3. American Leak Detection completed LWLís acoustic leak detection survey on June 30, 2022 with very favorable results. In connection with the NHDES 2022 Leak Detection Grant Program approximately 50 miles of water distribution mains were surveyed with only three (3) leaks confirmed. In addition, about 850 valves, service stands, and other fittings were checked for leakage. The three (3) leaks contributed to a total estimated water loss of about eleven (11) GPM or about 3% of LWL daily demand. LWL will prioritize repair activities as time permits as the leaks are not substantial and not causing a problem at this time.

4. The NH Department of Energy (NHDOE) recently distributed the proceeds from the fifty-sixth (56) Regional Greenhouse Gas Initiative (RGGI) Cap and Trade auction program to LWL for disbursement in the amount of about $62,300. Once LWL receives payment from the NHDOE eligible LWL electric customers will receive a rebate (credit) in the amount of about $ 11/1,000 kWh applied to their LWL statement.


1. The BOC reviewed the potential financial savings should LWL decide that a battery energy storage system is warranted to trim transmission peaks.

Superintendent Considine stated that the information was passed along to Daymark Energy Advisory to review. The BOC agreed to give Daymark time to perform/present their economic analysis of the data before actioning the proposed project.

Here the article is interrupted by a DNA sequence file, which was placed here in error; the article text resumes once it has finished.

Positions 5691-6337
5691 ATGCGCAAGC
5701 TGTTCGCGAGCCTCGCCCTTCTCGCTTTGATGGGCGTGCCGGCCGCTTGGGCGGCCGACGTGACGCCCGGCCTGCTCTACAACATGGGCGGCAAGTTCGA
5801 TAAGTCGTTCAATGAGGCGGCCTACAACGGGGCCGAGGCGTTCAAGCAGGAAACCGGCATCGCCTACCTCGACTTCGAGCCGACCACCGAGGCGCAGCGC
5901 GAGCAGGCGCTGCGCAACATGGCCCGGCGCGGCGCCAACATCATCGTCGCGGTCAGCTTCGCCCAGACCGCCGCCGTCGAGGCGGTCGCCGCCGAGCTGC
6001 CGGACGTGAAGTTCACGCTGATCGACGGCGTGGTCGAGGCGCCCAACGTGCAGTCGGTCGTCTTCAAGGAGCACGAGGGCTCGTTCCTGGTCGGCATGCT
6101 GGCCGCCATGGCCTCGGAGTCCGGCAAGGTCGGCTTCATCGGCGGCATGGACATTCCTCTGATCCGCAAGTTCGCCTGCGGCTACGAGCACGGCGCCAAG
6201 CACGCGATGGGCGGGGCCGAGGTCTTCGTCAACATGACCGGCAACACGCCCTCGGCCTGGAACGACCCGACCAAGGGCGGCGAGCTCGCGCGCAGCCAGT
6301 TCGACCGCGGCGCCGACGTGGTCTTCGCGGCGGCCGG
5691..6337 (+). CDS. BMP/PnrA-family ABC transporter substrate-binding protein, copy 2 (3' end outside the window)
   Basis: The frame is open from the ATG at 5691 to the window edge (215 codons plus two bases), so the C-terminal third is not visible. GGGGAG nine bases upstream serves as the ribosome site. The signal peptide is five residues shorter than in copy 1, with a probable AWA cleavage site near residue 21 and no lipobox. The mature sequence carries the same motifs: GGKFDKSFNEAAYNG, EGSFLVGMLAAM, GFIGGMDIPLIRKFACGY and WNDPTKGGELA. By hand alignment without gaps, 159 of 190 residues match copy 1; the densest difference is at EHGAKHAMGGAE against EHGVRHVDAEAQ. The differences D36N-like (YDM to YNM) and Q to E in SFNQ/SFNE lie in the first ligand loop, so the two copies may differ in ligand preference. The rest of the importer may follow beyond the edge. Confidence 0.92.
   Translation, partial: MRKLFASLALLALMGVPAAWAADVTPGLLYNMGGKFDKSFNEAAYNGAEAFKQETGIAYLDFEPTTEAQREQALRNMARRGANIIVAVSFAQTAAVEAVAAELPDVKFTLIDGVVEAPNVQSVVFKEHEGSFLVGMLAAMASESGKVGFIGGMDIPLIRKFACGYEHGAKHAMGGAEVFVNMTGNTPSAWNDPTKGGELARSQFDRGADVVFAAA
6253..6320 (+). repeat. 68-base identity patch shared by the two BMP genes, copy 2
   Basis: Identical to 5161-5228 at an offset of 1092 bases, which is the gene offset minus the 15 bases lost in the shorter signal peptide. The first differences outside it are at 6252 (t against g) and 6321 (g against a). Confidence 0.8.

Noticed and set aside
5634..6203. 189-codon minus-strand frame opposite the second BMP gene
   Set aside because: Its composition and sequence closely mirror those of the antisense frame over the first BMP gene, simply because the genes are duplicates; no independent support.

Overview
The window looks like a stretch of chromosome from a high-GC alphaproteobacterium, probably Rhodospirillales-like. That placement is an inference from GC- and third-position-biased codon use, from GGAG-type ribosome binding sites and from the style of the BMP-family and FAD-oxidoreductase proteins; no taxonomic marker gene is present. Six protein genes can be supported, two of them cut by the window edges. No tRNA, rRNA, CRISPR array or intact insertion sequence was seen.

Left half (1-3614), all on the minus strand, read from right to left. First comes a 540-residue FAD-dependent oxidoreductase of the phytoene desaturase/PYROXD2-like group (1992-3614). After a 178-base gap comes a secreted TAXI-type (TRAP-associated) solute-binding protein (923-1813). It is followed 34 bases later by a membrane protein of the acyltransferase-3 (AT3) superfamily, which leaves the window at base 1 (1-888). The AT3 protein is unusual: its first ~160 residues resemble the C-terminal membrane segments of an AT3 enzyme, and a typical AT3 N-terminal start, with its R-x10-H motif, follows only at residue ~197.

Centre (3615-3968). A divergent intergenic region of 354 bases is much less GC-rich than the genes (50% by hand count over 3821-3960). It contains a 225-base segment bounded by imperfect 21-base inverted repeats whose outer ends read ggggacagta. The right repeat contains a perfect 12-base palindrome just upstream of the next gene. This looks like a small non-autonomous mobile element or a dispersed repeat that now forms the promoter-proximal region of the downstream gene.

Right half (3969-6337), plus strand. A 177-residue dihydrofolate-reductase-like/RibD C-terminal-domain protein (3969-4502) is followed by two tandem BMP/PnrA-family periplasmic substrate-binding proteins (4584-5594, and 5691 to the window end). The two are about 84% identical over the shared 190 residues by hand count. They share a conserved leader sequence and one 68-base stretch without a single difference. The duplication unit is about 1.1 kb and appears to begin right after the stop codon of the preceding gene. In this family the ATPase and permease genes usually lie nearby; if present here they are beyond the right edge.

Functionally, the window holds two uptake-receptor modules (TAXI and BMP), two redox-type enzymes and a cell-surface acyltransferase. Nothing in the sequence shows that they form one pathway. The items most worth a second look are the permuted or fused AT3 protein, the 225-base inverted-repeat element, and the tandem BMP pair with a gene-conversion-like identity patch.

2. Tantalus Communications in partnership with Itron Metering, provided LWL a proposal to conduct an Advanced Metering Infrastructure (AMI) pilot study consisting of fifty (50) meters and related software/hardware. When fully deployed most of LWL active electric and water meters will automatically transmit the data directly to the utility at predetermined intervals and does not require utility personnel to collect the data like our current drive by system. The utility industry is trending toward the AMI interfaces as an energy conservation measure.
Following some discussion, the BOC agreed that additional information is required regarding the pilot deliverables and what the representative sample group would look like.
3. The BOC reviewed Bruce Hadlock request for information regarding the ongoing lawsuit with the Town/DRA specifically as to how much has been spent and LWL reasons for pursuing the lawsuit. The BOC agreed to honor the request and to make Mr. Hadlock aware the LWL is the defendant in this case. Management will draft the response and provide a draft to the BOC for review and comment.


There being no further business to come before the board Commissioner MacNeil made a motion to adjourn the meeting, seconded by Commissioner Ross.

The vote was in favor of the motion 3-0-0.

Meeting adjourned at 3:12 p.m.

The regularly scheduled Commissionerís meeting is held twice monthly on the first and third Monday, at 1:00 p.m., in the Departmentís conference room.